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Its easier if the decision calls for either tripod or no tripod, but as in life, sometimes its a bit of both. So what have others used happily?
As mentioned above I use for cityscapes a Linhof Technika 13x18 (5x7 inch) or a Sinar 8x10, but I have cases with wheels. Most of the time I have a Canon 5D Mark II with the Olympus 35 mm shift (or TS-E17/24/45 I carry only one of this lenses depending what I plan to photograph that day) as a backup. Backup means after I shot the scene with film, I snap a digital capture too; and if I run out of film I continue digitally. If I know only minor shifts are needed I go with the Canon 24-70L without a tripod and fix the perspective in the post. But the best thing is a 8x10 inch negative.

Best,
Johannes
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slackercruster
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« Reply #6 on: September 27, 2013, 03:07:34 PM »
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Used to be 4 x 5. Now it is LR or stiching.
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Scott Hargis
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« Reply #7 on: September 27, 2013, 03:29:17 PM »
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- 35 DSLR with shift lenses - easy to use, but hard to see through the viewfinder, and only single direction movements


Huh? I think you need to re-examine this one. You're right about them being easy to use, but wrong about the viewfinder, and wrong about movement limitations.
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Geoffreyg
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« Reply #8 on: September 27, 2013, 03:40:29 PM »
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Keep those thoughts coming.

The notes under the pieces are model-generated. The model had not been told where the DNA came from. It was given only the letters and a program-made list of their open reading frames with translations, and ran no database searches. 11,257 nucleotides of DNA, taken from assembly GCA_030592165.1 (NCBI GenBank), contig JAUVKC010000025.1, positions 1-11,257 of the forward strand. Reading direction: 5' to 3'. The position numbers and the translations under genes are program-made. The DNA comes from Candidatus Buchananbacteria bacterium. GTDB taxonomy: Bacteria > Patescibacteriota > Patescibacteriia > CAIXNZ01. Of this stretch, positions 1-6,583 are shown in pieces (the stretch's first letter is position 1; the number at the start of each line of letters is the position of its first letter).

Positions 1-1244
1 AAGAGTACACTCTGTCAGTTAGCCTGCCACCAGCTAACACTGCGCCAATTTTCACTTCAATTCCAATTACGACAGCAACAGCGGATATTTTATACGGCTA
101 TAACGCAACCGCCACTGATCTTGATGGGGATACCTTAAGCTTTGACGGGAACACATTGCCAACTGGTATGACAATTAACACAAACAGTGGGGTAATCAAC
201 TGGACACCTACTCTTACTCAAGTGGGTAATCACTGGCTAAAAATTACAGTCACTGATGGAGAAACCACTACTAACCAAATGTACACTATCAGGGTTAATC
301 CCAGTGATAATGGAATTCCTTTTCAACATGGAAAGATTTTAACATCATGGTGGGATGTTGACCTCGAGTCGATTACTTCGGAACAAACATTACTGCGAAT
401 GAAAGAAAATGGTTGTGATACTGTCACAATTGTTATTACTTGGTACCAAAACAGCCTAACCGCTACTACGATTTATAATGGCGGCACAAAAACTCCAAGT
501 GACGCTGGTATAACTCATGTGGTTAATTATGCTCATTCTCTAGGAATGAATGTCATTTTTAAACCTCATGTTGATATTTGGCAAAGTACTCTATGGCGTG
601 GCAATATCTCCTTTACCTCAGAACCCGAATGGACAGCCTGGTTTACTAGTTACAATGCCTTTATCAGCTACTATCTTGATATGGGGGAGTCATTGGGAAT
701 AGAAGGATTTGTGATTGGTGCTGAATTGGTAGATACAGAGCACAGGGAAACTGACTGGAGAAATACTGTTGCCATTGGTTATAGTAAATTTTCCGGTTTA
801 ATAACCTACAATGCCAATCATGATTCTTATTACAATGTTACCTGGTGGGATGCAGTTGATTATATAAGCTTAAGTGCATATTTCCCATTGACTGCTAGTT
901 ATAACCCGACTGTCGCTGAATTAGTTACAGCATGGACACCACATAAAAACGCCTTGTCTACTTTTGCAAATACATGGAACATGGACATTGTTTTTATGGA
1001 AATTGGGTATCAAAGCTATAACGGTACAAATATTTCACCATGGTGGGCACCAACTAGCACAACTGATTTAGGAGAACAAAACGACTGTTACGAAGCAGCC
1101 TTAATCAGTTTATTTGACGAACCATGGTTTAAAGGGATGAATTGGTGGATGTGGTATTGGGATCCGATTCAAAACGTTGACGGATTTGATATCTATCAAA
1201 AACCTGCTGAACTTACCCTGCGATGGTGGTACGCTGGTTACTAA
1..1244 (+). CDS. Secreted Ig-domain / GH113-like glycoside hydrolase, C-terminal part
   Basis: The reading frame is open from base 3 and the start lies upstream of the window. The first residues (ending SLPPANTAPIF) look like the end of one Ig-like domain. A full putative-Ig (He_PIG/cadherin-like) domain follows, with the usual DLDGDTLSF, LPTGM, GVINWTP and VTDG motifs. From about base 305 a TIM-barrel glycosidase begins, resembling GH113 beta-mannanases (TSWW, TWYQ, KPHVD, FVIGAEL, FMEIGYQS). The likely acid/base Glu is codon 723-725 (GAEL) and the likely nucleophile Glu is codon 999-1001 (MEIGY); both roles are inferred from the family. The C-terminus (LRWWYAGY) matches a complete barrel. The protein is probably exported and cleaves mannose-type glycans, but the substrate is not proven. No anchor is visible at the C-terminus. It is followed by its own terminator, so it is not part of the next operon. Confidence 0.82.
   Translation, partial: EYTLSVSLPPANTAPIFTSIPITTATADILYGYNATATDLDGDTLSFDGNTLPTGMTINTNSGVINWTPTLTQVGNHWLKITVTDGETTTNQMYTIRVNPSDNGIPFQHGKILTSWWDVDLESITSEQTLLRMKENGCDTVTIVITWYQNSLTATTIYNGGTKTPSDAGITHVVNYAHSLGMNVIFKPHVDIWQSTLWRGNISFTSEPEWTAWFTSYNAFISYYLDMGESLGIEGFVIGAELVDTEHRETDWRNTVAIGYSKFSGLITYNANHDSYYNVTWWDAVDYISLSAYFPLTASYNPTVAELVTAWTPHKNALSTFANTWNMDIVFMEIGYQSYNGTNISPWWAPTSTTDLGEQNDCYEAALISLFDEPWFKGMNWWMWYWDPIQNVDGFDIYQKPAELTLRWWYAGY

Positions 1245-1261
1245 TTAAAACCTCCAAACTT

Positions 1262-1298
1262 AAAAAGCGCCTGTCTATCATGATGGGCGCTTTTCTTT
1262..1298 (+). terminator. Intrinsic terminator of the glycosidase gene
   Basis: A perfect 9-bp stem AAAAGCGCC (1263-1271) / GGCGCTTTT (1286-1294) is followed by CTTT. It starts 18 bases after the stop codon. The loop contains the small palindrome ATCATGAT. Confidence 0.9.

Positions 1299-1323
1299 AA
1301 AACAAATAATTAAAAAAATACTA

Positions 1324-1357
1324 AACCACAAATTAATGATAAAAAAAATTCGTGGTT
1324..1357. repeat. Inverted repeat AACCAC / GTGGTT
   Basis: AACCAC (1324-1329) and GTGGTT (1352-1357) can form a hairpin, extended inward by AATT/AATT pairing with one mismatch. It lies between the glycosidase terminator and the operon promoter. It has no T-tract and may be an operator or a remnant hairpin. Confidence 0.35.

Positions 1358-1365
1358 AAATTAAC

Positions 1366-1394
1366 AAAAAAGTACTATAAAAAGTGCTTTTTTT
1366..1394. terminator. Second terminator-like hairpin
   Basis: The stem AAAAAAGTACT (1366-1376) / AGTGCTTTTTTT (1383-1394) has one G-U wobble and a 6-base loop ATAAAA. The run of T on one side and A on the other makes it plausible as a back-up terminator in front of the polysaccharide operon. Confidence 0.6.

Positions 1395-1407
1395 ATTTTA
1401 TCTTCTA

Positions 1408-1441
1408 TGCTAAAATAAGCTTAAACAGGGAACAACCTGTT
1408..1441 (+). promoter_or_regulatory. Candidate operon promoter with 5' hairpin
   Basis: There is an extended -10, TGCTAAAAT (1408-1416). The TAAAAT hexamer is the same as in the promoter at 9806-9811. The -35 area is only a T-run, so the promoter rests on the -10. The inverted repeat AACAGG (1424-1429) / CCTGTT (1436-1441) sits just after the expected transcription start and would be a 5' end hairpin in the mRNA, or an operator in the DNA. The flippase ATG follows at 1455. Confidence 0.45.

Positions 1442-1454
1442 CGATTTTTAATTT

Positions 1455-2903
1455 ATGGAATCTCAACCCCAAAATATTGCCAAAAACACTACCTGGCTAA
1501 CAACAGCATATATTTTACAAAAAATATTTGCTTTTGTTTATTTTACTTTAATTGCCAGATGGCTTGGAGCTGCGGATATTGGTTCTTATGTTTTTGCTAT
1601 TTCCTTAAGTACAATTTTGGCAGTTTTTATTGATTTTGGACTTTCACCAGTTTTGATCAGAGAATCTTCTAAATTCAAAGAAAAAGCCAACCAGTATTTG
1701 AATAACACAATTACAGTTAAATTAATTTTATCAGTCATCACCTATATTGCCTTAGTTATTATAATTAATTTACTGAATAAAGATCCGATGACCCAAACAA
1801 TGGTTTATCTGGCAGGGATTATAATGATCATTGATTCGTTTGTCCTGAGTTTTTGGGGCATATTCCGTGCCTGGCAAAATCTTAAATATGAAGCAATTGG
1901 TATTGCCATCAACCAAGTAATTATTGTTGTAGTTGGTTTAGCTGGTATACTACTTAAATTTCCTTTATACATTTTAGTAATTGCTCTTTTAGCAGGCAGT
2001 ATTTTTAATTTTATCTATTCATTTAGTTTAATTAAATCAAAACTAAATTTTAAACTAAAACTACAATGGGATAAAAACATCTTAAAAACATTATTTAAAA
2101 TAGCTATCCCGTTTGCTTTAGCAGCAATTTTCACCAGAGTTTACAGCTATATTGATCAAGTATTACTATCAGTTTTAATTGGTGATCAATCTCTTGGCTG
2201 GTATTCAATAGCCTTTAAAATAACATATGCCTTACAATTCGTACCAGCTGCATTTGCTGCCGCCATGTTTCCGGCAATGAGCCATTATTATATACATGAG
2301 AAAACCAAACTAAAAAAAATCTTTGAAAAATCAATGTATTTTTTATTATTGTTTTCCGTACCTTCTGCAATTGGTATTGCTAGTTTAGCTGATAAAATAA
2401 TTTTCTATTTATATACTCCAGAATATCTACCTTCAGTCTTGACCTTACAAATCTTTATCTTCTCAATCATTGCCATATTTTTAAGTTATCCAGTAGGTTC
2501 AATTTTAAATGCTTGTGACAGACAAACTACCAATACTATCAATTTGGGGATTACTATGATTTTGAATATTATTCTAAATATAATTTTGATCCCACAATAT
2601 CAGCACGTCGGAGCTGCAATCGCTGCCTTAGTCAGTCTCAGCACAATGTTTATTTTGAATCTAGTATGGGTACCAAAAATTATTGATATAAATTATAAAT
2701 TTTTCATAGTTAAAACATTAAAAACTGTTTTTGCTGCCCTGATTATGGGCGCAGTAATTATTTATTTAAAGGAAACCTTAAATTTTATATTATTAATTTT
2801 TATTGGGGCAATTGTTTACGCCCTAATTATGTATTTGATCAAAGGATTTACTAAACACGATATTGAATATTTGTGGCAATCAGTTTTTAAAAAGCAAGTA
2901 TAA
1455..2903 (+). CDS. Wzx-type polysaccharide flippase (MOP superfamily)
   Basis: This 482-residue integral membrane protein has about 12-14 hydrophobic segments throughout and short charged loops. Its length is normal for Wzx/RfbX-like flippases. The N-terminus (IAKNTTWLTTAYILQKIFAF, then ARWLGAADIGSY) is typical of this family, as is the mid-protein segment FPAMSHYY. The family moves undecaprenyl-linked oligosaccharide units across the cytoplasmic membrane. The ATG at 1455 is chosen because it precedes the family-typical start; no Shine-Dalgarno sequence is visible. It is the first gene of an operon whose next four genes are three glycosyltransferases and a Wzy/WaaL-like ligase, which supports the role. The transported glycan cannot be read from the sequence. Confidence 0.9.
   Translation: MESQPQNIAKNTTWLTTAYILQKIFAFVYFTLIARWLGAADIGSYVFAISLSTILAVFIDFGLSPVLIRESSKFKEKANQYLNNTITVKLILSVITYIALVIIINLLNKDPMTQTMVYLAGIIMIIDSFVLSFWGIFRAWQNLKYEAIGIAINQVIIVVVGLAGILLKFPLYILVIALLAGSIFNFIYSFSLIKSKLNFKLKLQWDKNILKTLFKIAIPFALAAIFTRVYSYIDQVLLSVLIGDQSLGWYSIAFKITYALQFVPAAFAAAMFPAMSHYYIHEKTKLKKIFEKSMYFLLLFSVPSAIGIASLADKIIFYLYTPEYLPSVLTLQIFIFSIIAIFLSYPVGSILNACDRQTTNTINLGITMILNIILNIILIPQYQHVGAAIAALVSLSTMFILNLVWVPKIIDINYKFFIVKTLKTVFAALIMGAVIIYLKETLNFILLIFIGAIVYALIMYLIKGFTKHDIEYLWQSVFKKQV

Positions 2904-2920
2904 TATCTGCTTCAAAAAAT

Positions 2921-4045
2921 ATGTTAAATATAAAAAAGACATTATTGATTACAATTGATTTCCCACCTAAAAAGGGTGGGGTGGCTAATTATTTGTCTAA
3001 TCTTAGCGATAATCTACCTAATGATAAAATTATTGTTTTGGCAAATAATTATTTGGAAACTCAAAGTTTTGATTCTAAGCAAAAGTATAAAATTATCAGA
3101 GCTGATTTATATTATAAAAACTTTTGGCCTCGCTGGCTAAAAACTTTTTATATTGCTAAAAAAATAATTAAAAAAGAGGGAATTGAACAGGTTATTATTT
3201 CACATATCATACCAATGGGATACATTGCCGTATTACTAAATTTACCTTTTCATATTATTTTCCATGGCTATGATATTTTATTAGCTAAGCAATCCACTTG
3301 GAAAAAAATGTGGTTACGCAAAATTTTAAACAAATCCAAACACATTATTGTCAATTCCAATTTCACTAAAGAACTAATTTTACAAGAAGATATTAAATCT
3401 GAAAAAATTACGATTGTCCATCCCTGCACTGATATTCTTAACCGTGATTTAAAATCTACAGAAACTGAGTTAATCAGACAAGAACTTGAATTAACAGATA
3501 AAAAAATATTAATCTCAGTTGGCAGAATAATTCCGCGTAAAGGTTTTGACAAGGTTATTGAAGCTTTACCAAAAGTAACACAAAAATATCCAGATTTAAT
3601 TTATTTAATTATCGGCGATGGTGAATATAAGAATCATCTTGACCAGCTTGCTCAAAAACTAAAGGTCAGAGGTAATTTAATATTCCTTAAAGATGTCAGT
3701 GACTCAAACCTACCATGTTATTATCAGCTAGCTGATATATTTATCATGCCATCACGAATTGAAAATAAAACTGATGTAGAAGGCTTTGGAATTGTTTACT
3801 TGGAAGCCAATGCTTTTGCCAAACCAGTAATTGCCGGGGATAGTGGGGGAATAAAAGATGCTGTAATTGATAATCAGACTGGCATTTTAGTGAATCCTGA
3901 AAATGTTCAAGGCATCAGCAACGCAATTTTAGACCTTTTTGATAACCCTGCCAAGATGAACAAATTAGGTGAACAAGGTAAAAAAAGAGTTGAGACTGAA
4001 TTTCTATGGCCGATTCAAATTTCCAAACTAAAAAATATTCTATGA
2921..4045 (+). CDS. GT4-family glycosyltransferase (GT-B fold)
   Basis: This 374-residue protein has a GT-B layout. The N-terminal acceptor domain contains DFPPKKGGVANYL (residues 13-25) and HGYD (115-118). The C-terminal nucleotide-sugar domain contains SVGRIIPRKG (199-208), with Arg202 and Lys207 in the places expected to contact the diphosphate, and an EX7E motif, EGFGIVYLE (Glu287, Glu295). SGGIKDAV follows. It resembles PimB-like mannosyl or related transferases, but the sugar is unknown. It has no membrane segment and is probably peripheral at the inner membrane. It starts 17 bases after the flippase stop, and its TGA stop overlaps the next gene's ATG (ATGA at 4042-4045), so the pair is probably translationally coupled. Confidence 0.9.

On the 35 mm TS lenses, they typically move +/- in one direction (say rise/fall). Yes, you can rotate the lens and make that movement into shift L/R, but few lenses do both rise/fall and shift L/R at the same time. I've got an older Schneider MF 55 PC lens that does both, but its hard to distinguish it from a boat anchor and it protests mightily if asked to go for a walk, much less any distance.

Is that clear? and correct? Perhaps it isn't....

And its not that money isn't a factor, but rather what would be the best way to meet this (long-desired) goal? I've got a MFDB, and enjoy it immensely, but somehow this one goal has remained elusive. Rather than repeatedly bashing one's head against the wall, thought to ask. Preference is to see it (and correct it) in the field, and not so much in post, if possible. Thanks for the help!
« Last Edit: September 27, 2013, 03:47:24 PM by Geoffreyg » Logged

Geoff
Scott Hargis
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« Reply #9 on: September 27, 2013, 04:47:08 PM »
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Which other lenses are you looking at that don't allow rise+shift?
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Geoffreyg
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« Reply #10 on: September 27, 2013, 08:35:40 PM »